What is cultural intelligence?
Cultural intelligence is a fundamental step in achieving cultural competence. Acquiring and developing intercultural skills can help you have a smoother and more successful international career. To become a successful global mind, here are some useful tips.
Recognize the culture of your home country
To make a good transition it is important that you analyze the relationship with the culture of your country of origin before (source: meowessay.com). Ask yourself what are the typical products of your country, the most popular and practiced rites, how the most important social systems and institutions work, the norms and attitudes that influence the origins and functioning of such social institutions (discipline in a family, for example).
What are the values that such beliefs reveal? Social attitudes towards children's obedience would imply that power and hierarchy are very important to that culture. Once you ask yourself these questions, you can try to discover common ground between your home culture and the culture you will be entering, and thus begin to acquire cultural intelligence.
You will probably start with clichés and stereotypes of different countries and cultures. This is not exactly cultural intelligence, but it is not necessarily bad, either. Stereotypes exist because they are simple to understand and easy to remember. Reflect on your culture and gather information about the new culture to understand where they come from.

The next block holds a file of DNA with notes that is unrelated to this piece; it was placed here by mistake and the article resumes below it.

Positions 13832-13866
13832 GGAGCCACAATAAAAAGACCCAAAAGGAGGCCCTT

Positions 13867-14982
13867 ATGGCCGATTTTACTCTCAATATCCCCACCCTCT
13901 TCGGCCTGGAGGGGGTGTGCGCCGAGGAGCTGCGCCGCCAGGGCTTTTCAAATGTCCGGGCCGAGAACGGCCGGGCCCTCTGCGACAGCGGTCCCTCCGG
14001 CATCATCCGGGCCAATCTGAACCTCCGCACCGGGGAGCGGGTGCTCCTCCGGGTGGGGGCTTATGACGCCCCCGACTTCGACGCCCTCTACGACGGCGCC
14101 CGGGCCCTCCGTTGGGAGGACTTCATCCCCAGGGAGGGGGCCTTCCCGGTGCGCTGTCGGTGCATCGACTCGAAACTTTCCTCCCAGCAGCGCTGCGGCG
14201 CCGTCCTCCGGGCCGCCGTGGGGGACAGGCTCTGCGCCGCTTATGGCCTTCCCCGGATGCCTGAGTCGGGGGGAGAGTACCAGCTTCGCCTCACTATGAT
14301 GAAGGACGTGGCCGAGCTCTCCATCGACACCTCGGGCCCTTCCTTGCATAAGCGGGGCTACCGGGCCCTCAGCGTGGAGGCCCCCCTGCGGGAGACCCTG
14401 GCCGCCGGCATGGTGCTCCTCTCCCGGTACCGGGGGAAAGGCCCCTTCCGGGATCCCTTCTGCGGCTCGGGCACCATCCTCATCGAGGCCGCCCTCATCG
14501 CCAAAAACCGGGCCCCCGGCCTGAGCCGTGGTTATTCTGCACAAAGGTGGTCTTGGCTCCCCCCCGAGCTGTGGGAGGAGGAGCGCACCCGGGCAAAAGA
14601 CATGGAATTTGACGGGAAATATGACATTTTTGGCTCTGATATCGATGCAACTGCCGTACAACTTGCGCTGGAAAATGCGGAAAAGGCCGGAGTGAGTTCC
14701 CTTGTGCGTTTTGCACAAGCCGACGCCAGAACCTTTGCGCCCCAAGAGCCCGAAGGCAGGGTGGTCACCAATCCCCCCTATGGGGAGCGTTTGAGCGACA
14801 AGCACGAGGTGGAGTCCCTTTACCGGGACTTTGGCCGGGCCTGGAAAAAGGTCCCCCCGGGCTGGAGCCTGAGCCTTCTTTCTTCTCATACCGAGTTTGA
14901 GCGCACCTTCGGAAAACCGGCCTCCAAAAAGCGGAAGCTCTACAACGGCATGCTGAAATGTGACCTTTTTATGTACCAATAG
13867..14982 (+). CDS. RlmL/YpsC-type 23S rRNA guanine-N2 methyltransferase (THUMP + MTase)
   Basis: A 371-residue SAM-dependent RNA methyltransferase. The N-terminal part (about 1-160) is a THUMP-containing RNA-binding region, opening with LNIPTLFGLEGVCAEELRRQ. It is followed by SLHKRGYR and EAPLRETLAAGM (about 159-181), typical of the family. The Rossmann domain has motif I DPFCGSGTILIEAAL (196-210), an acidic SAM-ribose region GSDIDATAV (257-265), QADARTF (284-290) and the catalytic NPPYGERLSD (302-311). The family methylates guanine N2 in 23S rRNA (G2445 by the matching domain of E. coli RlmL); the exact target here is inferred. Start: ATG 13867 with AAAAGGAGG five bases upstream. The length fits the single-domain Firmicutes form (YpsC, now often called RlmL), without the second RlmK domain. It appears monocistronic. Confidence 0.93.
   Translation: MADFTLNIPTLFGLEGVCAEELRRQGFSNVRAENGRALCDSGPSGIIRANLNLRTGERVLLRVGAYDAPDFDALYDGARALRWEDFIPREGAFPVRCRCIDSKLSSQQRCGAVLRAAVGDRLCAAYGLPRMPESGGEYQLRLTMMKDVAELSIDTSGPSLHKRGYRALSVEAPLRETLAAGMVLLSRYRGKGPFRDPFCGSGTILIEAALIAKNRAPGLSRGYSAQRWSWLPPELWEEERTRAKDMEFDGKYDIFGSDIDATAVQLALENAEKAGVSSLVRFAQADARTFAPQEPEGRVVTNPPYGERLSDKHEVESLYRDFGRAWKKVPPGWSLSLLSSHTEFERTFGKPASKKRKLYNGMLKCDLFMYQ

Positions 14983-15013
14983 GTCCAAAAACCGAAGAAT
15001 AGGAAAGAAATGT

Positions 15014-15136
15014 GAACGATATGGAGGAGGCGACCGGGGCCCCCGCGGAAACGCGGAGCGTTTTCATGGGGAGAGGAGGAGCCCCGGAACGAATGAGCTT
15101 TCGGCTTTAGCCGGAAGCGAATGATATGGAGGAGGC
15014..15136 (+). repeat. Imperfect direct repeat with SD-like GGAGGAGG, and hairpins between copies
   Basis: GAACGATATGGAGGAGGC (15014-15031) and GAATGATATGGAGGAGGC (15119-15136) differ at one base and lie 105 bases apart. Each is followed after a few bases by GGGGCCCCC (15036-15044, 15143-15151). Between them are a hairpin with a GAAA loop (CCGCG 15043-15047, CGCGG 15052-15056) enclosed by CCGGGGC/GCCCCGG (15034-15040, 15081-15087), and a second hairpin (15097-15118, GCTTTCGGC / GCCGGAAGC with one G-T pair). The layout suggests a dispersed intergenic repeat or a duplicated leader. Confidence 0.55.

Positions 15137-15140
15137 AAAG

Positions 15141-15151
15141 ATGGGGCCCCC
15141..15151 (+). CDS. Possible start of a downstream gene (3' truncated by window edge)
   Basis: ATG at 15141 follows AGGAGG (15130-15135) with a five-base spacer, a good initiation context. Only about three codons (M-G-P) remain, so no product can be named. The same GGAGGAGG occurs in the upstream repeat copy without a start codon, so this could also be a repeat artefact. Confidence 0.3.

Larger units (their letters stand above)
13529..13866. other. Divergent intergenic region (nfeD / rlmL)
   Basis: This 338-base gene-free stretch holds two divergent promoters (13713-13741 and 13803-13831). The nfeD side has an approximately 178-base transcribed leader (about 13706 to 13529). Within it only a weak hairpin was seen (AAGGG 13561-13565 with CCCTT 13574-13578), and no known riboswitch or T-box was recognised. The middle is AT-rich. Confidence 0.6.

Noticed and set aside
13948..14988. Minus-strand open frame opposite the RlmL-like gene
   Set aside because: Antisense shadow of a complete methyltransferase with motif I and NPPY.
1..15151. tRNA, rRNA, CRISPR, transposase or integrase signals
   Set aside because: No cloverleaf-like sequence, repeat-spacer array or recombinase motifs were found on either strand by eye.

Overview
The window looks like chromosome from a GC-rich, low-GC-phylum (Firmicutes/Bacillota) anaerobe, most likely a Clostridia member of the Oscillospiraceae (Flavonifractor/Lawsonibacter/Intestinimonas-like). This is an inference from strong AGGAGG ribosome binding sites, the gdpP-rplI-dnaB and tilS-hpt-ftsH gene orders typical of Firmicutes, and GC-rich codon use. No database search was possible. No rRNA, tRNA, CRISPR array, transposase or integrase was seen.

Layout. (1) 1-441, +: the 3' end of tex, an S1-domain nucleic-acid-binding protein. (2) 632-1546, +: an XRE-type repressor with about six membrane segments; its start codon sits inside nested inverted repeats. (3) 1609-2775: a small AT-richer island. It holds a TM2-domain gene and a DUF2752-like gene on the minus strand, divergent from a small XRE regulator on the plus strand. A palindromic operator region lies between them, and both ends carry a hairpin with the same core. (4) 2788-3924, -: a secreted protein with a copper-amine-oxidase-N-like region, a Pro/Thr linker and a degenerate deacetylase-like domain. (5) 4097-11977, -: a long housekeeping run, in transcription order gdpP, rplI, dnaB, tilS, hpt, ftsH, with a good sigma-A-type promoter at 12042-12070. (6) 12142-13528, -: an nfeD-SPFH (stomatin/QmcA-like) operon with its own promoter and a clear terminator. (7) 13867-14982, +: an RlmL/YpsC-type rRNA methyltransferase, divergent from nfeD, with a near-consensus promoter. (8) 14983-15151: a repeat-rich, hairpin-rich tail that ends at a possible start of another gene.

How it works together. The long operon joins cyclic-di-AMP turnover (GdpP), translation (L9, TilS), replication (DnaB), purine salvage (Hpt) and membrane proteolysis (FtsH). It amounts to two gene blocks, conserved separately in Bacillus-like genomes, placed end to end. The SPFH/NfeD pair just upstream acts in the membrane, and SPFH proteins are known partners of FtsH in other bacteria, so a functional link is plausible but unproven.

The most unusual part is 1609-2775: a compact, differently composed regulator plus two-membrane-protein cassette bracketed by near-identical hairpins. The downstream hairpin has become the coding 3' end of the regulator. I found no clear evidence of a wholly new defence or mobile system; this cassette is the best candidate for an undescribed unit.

The culture of the destination country
Start taking language courses, because while non-verbal communication conveys a lot of useful information, language skills allow you to increase your level of communication, access cultural facts and understand your mistakes quickly.
Insert yourself in the rites and products of the country. You can read tourist guides, cook new recipes, consume some of the pop culture, research your destination on the Internet or buy books about living abroad. This way you can learn about the history, geography and politics of the country, as well as useful tips for dealing with certain social situations.
The theory of cultural intelligence
The importance of intercultural skills is undeniable. Global communication is no longer limited to certain industries and top executives, but occurs everywhere. While superficial cultural differences may disappear with globalization, the underlying social values remain.
When you do business internationally, intercultural skills are vital to your success. Practical skills are the most difficult to acquire in multicultural learning. It means that you are able to analyze misunderstandings and correct or even avoid them in the first place.
The practice of cultural intelligence
A great example of cultural intelligence in action is that of a manager of Western origin who is trying to improve the efficiency of group projects in his company's offices in Asia. To do so, he promised the most productive members a bonus, regardless of their hierarchy or time in the company. Not only did this not work, but it even led to a further drop in productivity.
What happened? By remunerating one team member, he chose a single person to praise, generating embarrassment in the rest of the team. To protect their co-workers, the workers adjusted their behavior accordingly and avoided overproduction. No one wanted to be the winner, if it meant that they were going to affect the dignity of their co-workers.
When the manager discovered that he was offending the basic values of a hierarchical and collective culture, he decided to change the incentive and promised to compensate the whole team if they achieved a certain goal. In the face of this, productivity rose significantly. The ideal of cultural intelligence is to achieve these results, even when dealing with delicate situations.